Senator JENNIFER BECK
District 11 (Monmouth)
Senator CHRISTOPHER "KIP" BATEMAN
District 16 (Hunterdon, Mercer, Middlesex and Somerset)
Establishes moratorium on hydraulic fracturing for purpose of natural gas exploration or production until certain federal laws are changed.
CURRENT VERSION OF TEXT
An Act establishing a moratorium on hydraulic fracturing, and supplementing Title 13 of the Revised Statutes.
Be It Enacted by the Senate and General Assembly of the State of New Jersey:
1. The Legislature finds and declares that the practice of the drilling technique of hydraulic fracturing for natural gas exploration and production has been found to use a variety of contaminating chemicals and materials that can suddenly and in an uncontrolled manner be introduced into the surface waters and ground water of the State; that the companies engaging in the use of this drilling technique have been less than forthcoming in revealing the “cocktail” of chemicals and their volume that can be introduced into these waters; that in June 2010, there occurred an incident of an uncontrolled release of many gallons of contaminated water and natural gas from a hydraulic fracturing drill site in Clearfield County, Pennsylvania, and other such accidents are likely to occur; and that the concerns surrounding this drilling practice and its potentially harmful environmental effects have led the United States Environmental Protection Agency to undertake a study of hydraulic fracturing, the techniques and materials employed in its implementation, and the environmental impact of these practices, techniques and materials.
The Legislature further finds and declares that certain federal environmental laws, such as the "Safe Drinking Water Act," the "Clean Air Act," the "Water Pollution Control Act Amendments of 1972," as amended by the federal "Clean Water Act of 1977," and the "Comprehensive Environmental Response, Compensation, and Liability Act of 1980," that protect the nation's water, soil, and air from the discharge of pollution have exemptions for the injection of hazardous chemicals and fluids used in hydraulic fracturing; and that these exemptions allow emissions, spills, and releases to occur in hydraulic fracturing activities that would otherwise be illegal.
The Legislature therefore determines it is prudent and in the best interest of the people of the State of New Jersey to establish a moratorium on the practice of hydraulic fracturing in the State for the purpose of natural gas exploration or production until the provisions in the federal laws that exempt the underground injection of hazardous chemicals from coverage are removed and the Department of Environmental Protection certifies to that fact.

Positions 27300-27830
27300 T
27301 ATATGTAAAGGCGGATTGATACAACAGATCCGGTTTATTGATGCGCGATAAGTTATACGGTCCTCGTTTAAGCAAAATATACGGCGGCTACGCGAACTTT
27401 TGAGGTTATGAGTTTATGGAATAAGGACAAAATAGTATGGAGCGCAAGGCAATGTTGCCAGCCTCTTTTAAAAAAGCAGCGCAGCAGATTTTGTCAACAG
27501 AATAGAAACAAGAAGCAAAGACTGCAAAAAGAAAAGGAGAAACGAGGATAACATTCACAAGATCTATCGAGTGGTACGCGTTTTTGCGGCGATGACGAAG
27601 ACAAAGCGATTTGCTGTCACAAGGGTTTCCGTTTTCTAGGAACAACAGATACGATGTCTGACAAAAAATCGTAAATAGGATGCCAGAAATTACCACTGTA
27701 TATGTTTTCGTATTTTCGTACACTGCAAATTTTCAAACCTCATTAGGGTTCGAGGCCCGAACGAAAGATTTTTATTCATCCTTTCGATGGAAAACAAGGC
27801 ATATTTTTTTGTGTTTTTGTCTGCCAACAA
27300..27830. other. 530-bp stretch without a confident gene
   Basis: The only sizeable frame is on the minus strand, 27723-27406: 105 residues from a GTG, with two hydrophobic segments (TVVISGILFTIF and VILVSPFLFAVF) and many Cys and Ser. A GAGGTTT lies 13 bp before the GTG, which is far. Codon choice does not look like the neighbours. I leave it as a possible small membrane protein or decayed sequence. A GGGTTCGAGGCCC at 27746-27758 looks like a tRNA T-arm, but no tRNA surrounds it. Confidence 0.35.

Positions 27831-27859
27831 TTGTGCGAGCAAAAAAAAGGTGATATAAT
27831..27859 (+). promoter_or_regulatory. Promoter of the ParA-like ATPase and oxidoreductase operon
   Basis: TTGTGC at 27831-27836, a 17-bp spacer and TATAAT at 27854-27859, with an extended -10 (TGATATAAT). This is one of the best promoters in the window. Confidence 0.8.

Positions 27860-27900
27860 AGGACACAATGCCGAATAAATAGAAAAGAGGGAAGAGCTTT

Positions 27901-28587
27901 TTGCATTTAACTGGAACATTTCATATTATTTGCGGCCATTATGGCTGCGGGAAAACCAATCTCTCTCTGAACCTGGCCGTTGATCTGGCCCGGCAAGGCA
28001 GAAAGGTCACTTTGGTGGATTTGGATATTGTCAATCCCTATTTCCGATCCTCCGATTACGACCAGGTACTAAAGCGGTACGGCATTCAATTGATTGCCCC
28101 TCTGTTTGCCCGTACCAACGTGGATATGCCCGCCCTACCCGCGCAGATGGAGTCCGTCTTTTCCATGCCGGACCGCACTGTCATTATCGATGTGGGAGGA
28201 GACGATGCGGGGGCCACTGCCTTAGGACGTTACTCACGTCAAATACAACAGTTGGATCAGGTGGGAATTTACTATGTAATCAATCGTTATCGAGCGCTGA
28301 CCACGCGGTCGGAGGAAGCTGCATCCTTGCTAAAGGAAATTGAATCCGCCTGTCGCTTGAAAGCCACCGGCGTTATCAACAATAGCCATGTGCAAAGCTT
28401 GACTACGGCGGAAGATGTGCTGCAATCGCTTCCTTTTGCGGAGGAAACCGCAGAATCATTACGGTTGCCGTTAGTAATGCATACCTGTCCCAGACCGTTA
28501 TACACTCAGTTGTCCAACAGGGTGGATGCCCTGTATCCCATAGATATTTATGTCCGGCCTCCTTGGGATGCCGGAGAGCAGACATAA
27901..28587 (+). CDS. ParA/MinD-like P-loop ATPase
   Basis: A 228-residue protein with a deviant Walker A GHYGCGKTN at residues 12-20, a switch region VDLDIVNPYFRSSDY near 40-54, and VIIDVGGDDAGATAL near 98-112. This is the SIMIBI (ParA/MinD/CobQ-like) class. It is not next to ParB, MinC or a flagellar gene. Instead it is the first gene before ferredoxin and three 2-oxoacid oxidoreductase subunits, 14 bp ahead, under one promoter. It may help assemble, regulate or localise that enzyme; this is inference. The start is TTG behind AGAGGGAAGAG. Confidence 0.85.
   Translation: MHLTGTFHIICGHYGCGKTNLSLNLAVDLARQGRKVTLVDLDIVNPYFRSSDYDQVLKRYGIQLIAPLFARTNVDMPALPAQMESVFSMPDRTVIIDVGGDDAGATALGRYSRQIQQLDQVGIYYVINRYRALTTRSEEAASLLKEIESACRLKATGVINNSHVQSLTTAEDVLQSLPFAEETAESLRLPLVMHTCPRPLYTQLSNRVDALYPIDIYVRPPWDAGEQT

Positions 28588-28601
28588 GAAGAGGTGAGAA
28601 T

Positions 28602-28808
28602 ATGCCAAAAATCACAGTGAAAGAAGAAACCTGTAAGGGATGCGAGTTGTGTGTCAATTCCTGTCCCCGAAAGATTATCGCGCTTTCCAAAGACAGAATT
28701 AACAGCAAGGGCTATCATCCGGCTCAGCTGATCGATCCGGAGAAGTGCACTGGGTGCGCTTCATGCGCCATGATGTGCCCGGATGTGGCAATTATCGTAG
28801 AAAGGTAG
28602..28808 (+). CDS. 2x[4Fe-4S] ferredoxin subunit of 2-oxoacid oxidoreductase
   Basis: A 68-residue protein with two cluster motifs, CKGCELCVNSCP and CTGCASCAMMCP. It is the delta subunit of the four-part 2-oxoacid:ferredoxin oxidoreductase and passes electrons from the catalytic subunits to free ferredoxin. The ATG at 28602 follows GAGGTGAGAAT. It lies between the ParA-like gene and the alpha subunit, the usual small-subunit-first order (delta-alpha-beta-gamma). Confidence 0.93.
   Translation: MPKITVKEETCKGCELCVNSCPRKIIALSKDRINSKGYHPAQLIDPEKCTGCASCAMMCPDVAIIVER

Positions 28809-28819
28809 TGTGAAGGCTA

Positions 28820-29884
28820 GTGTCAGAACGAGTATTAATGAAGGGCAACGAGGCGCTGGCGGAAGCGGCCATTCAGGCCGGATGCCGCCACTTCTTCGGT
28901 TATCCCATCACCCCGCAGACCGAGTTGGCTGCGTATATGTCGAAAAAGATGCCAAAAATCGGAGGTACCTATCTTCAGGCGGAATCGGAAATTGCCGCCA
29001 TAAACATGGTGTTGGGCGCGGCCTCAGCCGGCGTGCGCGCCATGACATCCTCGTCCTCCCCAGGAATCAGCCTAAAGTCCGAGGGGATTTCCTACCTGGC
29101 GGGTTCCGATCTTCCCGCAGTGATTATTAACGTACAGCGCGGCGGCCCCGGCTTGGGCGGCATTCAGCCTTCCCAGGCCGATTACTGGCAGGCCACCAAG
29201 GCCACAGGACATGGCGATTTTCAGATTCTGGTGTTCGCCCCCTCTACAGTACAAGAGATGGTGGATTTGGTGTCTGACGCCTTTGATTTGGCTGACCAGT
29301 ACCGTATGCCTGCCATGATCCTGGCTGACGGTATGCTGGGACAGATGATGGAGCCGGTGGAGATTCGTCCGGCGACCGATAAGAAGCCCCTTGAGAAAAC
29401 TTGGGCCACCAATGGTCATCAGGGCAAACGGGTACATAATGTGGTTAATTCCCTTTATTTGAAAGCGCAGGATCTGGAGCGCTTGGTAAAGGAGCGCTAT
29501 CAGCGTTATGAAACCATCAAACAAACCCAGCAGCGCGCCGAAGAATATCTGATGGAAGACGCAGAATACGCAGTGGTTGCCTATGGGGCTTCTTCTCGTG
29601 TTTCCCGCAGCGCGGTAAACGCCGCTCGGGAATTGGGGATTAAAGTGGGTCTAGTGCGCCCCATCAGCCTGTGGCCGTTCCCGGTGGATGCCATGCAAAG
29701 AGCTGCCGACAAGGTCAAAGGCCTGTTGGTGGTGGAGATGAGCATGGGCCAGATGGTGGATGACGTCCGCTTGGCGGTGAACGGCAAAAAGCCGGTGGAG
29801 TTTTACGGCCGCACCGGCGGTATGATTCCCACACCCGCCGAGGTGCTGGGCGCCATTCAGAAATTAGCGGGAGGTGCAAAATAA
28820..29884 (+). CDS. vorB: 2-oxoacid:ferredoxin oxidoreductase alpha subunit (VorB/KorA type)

2. a. No person may use the drilling technique known as hydraulic fracturing in the State for the purpose of natural gas exploration or production until the Department of Environmental Protection certifies that:
(1) the federal "Safe Drinking Water Act," 42 U.S.C. s.300f et al., has been amended so that it no longer excludes from regulation the underground injection of fluids or propping agents pursuant to hydraulic fracturing operations related to oil or gas production activities;
(2) the federal "Clean Air Act," 42 U.S.C. s.7401 et seq., has been amended so that emissions of hazardous air pollutants from oil and gas wells in close proximity under common control by a single operator may be aggregated and regulated;
(3) the federal "Water Pollution Control Act Amendments of 1972," as amended by the federal "Clean Water Act of 1977," 33 U.S.C. s.1251 et seq., has been amended so that oil and gas production is not exempt from stormwater runoff permitting by the United States Environmental Protection Agency; and
(4) the "Comprehensive Environmental Response, Compensation, and Liability Act of 1980," 42 U.S.C. s.9601 et al., has been amended so that a release of benzene, toluene, ethylbenzene, or xylene if contained in crude oil or petroleum are considered hazardous substances and are subject to liability, regulation, and coverage by the law.
b. The Commissioner of Environmental Protection shall obtain a copy of the amendments to the federal laws that satisfy the requirements of subsection a. of this section and shall issue a certification, in writing, when the requirements have been met and that the amendments to the federal laws are in effect. The certification shall be transmitted to the Legislature pursuant to section 2 of P.L.1991, c.164 (C.52:14-19.1). The prohibition established in subsection a. of section 2 of this act shall end on the 60th day after transmission to the Legislature of the certification that federal laws have been amended and the amendments are in effect.
c. As used in this act, “hydraulic fracturing” means the drilling technique of expanding existing fractures or creating new fractures in rock by injecting water, often with chemicals, sand, or other substances, and often under pressure, into or underneath the surface of the rock for purposes including, but not necessarily limited to, well drilling and natural gas exploration and production. The term “hydraulic fracturing” shall include “fracking,” “hydrofracking,” “hydrofracturing,” and other colloquial terms for this drilling technique.
3. This act shall take effect immediately and shall expire on the 60th day after transmission of the certification to the Legislature pursuant to subsection b. of section 2 of this act.
This bill establishes a moratorium on the practice of hydraulic fracturing in the State for the purpose of natural gas exploration or production until the federal "Safe Drinking Water Act," "Clean Air Act," "Water Pollution Control Act Amendments of 1972," as amended by the federal "Clean Water Act of 1977," and "Comprehensive Environmental Response, Compensation, and Liability Act of 1980" are changed to remove exemptions currently included therein for hydraulic fracturing activities.